Quite simply, no country on Earth tried so hard to appease terror, to believe terror was not terror, to believe not only that peace with the terrorists was possible, but also that it was right around the corner as Israel did in the 90s.

Shortly after the beginning of the current Intifada however, even the Israelis got fed up and thus, after having elected the politicians who were willing to satisfy almost every one of the Palestinians’ exigencies, they changed their minds and not only sent the appeasers to history’s dustbin, but also elected and then re-elected the country’s principal hardliner, a man whose very name had been taboo for many years: Arik Sharon.

Why did they elect Sharon? Because they discovered that, more than inevitable, the conflict with the Palestinians and much of the Arab-Muslim world had never ceased, had never gone away. Anyone who wanted peace got to the conclusion that there wouldn’t be peace before or without victory.

The public awareness of the threat to America despite September 11 is many orders of magnitude less than Israel's. America's immense size, wealth and power provide it with the illusion of invincibility that was never available to the Jews. Consequently its road of appeasement will be much longer; its Michael Moores more numerous and its final awakening more tragic. The Israeli experience shows the end of appeasement is inevitable. But for the present many will regard national security as a game whose rules are to be flouted. Something profoundly uncool. The loss of hard drives containing classified information at a premier nuclear weapons lab shows how few people inhabit the world of David Warren and Bat Y'eor.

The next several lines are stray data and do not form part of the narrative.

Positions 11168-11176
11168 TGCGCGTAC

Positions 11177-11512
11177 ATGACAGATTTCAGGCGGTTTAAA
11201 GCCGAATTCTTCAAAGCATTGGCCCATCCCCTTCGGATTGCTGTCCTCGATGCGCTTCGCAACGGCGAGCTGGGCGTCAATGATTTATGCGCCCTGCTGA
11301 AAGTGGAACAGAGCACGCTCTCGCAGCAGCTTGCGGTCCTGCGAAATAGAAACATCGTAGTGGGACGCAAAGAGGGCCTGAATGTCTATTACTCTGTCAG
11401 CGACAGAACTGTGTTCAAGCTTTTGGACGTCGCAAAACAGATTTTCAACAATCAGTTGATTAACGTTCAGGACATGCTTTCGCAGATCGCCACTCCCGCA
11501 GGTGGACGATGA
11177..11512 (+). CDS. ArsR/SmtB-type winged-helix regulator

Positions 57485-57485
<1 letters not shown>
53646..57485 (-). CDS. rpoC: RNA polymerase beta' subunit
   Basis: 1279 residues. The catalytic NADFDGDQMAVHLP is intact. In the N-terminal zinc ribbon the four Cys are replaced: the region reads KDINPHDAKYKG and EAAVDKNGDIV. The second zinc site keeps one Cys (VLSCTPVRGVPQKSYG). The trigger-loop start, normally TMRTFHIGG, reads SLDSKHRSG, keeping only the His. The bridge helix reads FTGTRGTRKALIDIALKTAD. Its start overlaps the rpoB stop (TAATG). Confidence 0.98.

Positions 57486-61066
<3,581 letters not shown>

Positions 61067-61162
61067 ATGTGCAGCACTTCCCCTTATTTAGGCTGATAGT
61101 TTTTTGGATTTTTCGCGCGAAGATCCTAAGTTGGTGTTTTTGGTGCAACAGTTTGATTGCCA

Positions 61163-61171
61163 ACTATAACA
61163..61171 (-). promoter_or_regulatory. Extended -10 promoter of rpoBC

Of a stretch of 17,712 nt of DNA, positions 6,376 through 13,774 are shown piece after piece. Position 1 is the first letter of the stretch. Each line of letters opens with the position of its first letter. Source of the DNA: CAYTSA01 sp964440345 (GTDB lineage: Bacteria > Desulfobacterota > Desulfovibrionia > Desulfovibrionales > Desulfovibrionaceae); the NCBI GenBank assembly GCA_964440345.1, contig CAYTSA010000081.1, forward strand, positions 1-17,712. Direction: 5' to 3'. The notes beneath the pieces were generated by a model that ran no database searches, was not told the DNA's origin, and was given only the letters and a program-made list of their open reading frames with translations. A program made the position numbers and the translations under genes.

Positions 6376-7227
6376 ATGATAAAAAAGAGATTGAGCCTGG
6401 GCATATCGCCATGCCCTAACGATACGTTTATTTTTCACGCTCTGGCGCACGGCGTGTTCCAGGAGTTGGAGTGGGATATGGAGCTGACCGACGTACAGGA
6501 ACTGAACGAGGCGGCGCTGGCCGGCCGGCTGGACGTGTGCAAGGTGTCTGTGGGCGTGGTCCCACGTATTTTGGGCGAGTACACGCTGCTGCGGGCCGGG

For the third time in five years, Los Alamos National Laboratory is shutting down all classified work and hunkering down for investigations and political lashings over the loss of two disks of nuclear-weapons related secrets. ... "I don't like the culture at Los Alamos," said UC vice president for lab management Robert Foley. "I've said it before and I'll say it again: I don't like the culture."

"There is talk going around Congress of having legislation that will forbid the University of California from bidding on (the lab) contract because of this incident," (Los Alamos director) Nanos told lab employees. "People in Washington just don't understand how any group of people who purport to be so intelligent can be so inept." Some critics of security at the nation's weapons complex say the Energy Department should get rid of the university as Los Alamos' manager immediately. "I don't think UC should be given any more chances," said Danielle Brian, executive director of the watchdog group, the Project on Government Oversight. "I don't see how they can redeem themselves any more. It's become laughable."

If it is laughable, then it is dark laughter. What was on those disks? "Think about this,"  Nanos told reporters, "If you were to tell everybody in the world that this information is out there, you might start a treasure hunt." And that 'everybody' includes the men with no name.